Monday, August 3, 2009

In Other News

Japan is starting jury trials. More accurately, a current case is the first jury trial in Japan in over sixty years but they are conducting mock trials to work the system out. The usual warring theories abound: jurors can't make good decisions, judge only courts lack transparency, etc.

The current system involves three judge panels. This first jury case involves both six jurors and three judges. Curiously (at least from a UK/US point of view) at least one of the judges has to agree with the jury's verdict.

The article mentions a few other interesting details. First, Japan boasts a 99% conviction rate. I have a hunch that the Japanese police are not 99% good. Second, Japan had a jury system from the mid-1920s until 1943. It seems like an odd exception to the US-designed political overhaul after the War to leave out a jury system.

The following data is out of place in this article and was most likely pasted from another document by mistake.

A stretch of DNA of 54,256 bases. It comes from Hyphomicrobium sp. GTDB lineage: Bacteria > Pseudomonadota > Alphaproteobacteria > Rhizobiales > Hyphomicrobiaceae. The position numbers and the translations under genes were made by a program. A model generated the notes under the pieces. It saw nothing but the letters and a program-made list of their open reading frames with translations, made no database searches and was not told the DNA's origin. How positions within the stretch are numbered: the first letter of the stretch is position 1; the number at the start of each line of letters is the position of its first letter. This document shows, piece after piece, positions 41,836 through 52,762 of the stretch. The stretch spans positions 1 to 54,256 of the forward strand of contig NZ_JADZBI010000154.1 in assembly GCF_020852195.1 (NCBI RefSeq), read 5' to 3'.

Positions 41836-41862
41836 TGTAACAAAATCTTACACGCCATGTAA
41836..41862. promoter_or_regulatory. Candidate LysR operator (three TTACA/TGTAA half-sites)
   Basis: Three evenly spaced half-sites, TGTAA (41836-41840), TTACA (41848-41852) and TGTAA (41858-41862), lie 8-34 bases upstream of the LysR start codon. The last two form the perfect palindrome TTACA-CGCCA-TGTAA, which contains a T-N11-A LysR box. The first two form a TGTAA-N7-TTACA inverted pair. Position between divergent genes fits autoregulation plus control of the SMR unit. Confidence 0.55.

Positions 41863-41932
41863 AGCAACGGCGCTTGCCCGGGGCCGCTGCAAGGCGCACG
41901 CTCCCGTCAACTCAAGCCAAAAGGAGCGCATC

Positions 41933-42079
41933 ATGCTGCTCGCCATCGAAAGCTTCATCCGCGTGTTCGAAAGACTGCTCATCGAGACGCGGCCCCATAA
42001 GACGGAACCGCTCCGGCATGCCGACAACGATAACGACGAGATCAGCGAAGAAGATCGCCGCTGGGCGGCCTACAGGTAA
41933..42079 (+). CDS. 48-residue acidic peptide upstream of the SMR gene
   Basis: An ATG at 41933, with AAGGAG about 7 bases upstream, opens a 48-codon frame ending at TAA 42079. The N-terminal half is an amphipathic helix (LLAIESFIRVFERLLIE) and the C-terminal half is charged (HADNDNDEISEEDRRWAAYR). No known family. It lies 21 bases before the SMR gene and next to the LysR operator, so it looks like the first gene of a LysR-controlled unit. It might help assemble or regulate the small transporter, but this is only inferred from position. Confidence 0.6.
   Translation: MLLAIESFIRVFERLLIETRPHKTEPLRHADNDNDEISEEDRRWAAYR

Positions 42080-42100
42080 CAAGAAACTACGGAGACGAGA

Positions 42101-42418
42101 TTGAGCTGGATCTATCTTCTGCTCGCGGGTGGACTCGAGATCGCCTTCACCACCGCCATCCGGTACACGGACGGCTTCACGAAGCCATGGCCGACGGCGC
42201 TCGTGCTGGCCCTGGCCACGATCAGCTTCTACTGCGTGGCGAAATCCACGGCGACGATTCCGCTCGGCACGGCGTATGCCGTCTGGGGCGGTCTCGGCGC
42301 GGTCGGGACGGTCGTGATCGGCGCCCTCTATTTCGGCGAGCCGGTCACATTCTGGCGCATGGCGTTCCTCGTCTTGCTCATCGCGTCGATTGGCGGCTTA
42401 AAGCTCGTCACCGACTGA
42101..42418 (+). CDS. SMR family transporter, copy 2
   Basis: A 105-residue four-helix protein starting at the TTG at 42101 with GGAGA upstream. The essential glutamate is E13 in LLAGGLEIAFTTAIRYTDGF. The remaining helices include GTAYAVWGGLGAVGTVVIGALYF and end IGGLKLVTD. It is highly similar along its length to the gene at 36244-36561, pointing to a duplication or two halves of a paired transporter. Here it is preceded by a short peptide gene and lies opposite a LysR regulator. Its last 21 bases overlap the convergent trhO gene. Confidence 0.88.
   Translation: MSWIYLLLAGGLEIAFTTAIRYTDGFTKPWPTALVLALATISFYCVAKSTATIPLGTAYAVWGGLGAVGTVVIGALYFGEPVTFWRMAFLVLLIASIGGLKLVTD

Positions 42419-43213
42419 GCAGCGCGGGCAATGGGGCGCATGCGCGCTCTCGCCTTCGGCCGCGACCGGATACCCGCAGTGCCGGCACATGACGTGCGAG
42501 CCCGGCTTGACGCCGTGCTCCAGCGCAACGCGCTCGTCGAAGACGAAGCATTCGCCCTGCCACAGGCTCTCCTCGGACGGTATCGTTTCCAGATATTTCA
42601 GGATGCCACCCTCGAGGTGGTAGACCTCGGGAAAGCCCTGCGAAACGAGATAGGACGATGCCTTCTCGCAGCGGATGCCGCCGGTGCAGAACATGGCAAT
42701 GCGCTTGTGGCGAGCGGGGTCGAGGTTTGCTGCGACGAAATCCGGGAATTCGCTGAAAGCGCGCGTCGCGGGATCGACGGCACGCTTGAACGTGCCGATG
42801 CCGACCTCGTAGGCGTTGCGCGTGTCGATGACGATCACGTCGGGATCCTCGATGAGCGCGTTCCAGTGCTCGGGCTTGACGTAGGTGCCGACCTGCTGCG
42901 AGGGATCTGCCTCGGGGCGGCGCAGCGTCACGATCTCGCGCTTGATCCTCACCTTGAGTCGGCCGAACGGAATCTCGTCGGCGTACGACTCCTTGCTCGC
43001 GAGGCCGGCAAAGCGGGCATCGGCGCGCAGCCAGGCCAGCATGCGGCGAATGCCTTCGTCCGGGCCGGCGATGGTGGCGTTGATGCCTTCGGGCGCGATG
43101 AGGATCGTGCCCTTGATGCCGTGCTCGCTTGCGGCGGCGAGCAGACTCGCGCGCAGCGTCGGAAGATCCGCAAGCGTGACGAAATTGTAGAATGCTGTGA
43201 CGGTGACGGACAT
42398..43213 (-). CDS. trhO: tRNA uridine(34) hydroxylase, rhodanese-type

As an added historical tid-bit: Japan actually adopted the German Civil Code not longer after the Buergerliches Gesetz Buch was adopted, during the Meiji period when Japan was busily modernizing everything.

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